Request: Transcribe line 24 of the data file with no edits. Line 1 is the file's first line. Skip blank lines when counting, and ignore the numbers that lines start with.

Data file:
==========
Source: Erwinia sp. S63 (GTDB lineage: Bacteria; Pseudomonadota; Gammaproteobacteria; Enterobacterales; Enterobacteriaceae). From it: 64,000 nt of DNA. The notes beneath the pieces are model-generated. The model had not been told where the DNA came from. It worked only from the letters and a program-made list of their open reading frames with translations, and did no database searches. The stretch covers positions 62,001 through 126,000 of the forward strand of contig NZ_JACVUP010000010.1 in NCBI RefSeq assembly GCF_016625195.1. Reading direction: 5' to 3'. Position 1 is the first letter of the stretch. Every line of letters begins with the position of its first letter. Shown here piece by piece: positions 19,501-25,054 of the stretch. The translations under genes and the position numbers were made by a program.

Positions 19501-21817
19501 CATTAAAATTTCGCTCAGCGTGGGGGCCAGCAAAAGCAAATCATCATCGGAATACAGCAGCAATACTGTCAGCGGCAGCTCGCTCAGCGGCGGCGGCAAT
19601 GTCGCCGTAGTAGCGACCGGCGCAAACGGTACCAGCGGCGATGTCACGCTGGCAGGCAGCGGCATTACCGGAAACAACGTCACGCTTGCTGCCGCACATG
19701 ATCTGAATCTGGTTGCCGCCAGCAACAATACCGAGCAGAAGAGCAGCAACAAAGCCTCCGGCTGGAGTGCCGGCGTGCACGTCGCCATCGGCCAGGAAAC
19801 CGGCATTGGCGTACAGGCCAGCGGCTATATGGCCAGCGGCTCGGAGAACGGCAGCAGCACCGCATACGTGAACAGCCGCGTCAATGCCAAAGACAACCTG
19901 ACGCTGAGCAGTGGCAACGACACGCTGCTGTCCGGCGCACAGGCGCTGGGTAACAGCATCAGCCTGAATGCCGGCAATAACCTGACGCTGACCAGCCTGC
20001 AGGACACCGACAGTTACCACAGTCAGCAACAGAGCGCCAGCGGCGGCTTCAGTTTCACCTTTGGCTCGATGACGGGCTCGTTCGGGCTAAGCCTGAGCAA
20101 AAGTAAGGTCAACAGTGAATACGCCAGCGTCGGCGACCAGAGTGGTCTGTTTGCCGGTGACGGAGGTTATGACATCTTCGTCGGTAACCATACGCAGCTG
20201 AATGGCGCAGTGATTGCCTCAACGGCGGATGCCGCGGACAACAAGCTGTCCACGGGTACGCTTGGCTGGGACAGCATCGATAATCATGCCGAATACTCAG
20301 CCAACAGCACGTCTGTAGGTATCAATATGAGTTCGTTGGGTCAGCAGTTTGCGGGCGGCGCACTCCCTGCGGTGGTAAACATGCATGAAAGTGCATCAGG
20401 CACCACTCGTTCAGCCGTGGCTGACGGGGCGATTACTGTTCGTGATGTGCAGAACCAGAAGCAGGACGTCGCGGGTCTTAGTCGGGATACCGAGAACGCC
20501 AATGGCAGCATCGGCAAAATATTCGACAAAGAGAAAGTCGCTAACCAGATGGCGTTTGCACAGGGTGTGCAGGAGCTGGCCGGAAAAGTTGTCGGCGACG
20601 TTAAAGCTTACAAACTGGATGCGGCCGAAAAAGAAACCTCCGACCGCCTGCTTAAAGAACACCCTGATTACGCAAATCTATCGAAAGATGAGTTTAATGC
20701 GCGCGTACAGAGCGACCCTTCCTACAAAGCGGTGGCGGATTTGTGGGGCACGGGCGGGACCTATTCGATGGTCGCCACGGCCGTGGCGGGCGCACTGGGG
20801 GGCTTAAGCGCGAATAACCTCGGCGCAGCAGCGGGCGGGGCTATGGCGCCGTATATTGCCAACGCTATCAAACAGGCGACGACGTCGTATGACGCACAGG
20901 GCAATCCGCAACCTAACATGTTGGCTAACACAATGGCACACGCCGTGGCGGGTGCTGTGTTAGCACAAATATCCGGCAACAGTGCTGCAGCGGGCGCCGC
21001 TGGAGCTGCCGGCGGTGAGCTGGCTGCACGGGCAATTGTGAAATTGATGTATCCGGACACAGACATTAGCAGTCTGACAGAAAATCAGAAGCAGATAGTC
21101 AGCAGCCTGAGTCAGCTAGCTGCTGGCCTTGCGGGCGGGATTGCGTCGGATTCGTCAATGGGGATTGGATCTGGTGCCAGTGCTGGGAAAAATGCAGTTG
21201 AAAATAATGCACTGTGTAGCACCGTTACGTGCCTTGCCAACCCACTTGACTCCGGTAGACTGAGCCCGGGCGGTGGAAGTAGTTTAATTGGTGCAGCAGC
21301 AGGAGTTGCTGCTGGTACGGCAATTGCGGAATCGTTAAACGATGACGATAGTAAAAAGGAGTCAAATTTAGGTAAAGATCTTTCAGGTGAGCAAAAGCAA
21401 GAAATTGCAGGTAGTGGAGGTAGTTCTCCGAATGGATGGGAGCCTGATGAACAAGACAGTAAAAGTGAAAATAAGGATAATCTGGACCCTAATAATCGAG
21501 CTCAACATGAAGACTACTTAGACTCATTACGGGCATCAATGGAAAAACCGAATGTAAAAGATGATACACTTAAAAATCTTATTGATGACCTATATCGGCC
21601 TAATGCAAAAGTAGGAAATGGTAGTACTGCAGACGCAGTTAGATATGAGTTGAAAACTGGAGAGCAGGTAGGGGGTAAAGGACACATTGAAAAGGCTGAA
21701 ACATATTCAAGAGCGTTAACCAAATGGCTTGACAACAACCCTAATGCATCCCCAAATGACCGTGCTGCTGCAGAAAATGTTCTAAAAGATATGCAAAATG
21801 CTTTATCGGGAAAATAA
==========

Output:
21601 TAATGCAAAAGTAGGAAATGGTAGTACTGCAGACGCAGTTAGATATGAGTTGAAAACTGGAGAGCAGGTAGGGGGTAAAGGACACATTGAAAAGGCTGAA